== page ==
lse 11/26/2013

Apogee Jam : lse's user review

«  Expensive, limited but amazing »
4

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Value For Money : Poor
I use my iMac with an M-Audio Fast Track II which is a great little audio interface.
It happens that I have from time to time when I'm at my other half use an iPad and so I equipped with a Apogee Jam
I started by talking about my Fast Track because Jam is the same price, or if the Fast Track has two entrances, one of which has phantom power, the Jam has a single entrance.
Fast Track uses a standard USB cable to power on the Mac, the Jam uses proprietary cables, it comes with a cable to connect to USB on a Mac or a 30-pin flat plug for iPad (I just read a version with ligthening cord would also be available).
If you lose the USB cord from the FastTrack you'll spin a few kopecks for a Chinese standard cord, if you lose the cords Jam it will cost for a eye is the owner and therefore it must pass through Apogee.

Since they are the same price, the Jam is expensive given to its rather limited benefits.

Jam plugs by taking 30-pin iPad, concretely this means that the digital signal is sent, the Jam, which digitizes the analog out of the guitar signal (unlike systems using the audio input of the iPad entrusting this conversion to iPad). As precisely Apogee is pretty good side A / D converters, the sound is nickel, no perceptible breath.

So much for the great marketing bagpipes. In real life the Jam converted only in one direction, there is no audio output.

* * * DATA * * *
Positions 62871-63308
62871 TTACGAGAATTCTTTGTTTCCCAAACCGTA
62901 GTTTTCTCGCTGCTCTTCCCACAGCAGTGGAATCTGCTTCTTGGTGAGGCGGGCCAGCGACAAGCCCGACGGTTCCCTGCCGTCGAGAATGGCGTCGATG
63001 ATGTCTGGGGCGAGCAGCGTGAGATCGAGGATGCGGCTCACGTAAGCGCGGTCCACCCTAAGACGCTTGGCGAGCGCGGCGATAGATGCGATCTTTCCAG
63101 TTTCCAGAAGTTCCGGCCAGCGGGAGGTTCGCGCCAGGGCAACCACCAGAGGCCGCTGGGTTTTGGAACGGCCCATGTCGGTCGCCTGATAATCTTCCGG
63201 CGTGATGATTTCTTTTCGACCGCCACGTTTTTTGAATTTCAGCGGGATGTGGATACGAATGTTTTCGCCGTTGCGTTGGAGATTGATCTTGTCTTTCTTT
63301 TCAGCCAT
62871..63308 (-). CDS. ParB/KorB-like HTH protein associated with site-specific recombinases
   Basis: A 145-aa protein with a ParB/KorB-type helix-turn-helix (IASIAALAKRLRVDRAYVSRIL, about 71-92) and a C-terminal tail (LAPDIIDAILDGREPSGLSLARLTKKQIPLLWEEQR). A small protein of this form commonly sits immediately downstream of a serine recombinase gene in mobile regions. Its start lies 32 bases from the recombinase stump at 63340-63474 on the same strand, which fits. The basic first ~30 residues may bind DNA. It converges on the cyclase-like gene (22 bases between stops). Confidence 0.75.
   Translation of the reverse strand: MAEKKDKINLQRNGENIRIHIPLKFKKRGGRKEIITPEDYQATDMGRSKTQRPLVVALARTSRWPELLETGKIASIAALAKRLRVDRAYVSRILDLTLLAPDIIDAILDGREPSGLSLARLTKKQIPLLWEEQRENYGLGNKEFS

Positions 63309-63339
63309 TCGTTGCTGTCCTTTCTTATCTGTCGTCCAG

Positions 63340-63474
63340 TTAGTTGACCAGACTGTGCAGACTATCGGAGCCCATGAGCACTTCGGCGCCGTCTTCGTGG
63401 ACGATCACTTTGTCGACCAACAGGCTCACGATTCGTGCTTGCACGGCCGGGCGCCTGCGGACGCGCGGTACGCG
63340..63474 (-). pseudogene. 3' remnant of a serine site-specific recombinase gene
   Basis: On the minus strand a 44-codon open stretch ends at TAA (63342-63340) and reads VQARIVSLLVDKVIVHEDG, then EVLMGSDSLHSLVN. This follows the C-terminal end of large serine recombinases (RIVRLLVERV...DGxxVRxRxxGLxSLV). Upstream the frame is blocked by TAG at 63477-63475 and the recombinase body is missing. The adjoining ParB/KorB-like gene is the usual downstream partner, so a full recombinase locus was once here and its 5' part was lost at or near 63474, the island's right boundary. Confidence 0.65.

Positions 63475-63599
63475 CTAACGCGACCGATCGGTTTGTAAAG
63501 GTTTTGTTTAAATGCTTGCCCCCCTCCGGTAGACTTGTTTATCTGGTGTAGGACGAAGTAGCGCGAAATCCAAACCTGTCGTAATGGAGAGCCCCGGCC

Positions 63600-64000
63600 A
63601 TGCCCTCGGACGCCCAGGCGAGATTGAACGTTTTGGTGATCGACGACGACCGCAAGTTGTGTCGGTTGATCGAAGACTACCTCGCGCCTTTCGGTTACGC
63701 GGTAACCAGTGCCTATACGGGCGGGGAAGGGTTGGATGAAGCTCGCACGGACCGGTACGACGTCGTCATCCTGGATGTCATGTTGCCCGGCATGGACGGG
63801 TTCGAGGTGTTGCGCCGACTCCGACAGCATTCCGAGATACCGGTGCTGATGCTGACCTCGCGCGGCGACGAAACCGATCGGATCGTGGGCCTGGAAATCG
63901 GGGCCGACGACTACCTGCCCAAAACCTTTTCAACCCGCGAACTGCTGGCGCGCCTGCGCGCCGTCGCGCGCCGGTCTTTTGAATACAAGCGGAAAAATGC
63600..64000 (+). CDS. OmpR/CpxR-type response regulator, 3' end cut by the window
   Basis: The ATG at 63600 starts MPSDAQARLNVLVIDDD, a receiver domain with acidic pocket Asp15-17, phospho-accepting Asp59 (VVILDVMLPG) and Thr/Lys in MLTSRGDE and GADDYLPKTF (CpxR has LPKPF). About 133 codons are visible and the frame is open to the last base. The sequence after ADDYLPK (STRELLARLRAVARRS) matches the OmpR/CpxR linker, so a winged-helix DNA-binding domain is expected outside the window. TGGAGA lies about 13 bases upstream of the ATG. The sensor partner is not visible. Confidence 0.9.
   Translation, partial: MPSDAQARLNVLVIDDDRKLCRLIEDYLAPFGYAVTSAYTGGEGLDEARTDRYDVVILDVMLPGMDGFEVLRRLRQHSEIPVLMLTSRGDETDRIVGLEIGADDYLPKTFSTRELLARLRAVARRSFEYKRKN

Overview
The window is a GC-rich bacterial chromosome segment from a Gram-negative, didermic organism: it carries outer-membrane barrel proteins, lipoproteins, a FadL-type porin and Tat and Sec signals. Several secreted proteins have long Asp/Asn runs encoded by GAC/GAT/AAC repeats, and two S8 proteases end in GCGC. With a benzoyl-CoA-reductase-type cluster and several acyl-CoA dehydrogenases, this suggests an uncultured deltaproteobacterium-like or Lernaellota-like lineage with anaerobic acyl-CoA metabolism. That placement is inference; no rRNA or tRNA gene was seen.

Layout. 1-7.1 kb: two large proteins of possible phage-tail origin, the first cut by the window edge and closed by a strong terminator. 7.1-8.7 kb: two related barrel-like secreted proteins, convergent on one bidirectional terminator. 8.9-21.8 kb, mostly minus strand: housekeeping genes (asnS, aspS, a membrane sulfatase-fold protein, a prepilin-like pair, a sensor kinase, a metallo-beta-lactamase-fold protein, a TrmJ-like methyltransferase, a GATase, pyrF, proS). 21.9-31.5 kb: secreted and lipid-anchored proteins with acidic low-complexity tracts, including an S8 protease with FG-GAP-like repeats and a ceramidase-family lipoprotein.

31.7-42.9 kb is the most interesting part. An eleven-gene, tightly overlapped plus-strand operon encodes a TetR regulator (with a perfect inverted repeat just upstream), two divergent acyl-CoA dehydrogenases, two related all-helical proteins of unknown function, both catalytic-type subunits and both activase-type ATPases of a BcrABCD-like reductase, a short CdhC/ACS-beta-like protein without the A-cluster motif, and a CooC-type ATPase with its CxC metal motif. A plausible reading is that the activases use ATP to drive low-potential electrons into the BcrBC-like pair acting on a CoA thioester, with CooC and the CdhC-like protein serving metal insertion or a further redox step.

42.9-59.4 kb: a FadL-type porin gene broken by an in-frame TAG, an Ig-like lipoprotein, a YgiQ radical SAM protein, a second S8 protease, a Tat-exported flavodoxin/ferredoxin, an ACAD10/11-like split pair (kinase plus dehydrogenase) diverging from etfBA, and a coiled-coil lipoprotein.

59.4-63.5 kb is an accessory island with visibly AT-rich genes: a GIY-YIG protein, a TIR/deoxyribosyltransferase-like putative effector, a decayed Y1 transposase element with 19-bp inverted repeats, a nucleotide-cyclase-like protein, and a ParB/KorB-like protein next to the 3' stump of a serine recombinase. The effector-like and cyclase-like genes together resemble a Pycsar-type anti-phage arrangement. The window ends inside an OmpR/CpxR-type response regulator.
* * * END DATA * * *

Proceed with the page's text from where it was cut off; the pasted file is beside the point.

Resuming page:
The basic principle is that a guitar provided an analog signal, a speaker is provided for receiving an analog signal same for an amp.
When using a computing device (in a Mac or iPad case) the analog signal to be digitized for computer use and then converted into an analog signal to continue towards speakers or an amplifier.

With fastTrack: the signal (analog) guitar is converted to digital by the interface, and then stranded on my Mac by various soft.
To remove the resulting noise (digital) to external HP or an analog amp, I can ask the FastTrack convert the signal (digital) out of the Mac into an analog signal. I then connected the HP (or amplifier) ​​to the RCA FastTrack.
If I do not want to convert the digital signal into analog by the FastTrack and I prefer to let the Mac do the job, I just connect my speakers to the audio output of the Mac.

With the Jam signal (analog) guitar is converted to digital by the Jam and then treated in the iPad. If I want to highlight what signal to send it to HP or an external amp, I can not go through the Jam, which is one-way, I have no other choice but to use the audio output from the iPad in this case this is not the iPad Jam that will provide digital / analog conversion.

Basically it is not a problem for personal use at home (which is still the main destination of the Jam) but if fuller use whether to output the sound from the iPad, I'm not that everything goes like clockwork. More specifically, to save as a file is recovered (digital) there is no problem, but live they are forced to use the audio output of the iPad (or specify the Ipad is criticized for its conversions averages, which are the difference between Jam and eg Irig)

For the rest it is a perfect little gadget, the sound is good it's total plug and play, with both the Mac with an iPad (iPad 2 in my case). Garageband recognizes the right (but also other apps on the iPad I use GarageBand).
it is small cables (so owners) are good, all held without any problems in a pocket of the cover of the guitar. Simple hand operation it is hard, there is a single command, a gain knob and an LED has three colors indicating connected (blue) in (green) too high (red).

In short, the Jam is a great thing, but too expensive, but great. Basically it's just a natural extension musician iPad.
I put it 8/10 because of the price. At almost 100 euros with proprietary cables overpriced frieze on the crime, if we disregard the price, it is a 10/10 it deserves.